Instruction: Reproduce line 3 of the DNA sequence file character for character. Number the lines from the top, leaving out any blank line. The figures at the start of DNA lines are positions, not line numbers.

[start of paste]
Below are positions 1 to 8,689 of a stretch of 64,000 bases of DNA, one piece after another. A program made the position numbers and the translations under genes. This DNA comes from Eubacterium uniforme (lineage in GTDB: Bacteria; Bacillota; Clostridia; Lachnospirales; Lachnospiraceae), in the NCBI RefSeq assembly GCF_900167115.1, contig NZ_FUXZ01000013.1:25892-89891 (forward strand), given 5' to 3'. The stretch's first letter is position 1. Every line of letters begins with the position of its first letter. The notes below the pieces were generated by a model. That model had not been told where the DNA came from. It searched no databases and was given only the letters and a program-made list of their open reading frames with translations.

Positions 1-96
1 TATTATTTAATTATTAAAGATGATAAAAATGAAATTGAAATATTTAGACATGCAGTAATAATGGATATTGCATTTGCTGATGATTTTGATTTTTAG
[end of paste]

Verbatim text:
1 TATTATTTAATTATTAAAGATGATAAAAATGAAATTGAAATATTTAGACATGCAGTAATAATGGATATTGCATTTGCTGATGATTTTGATTTTTAG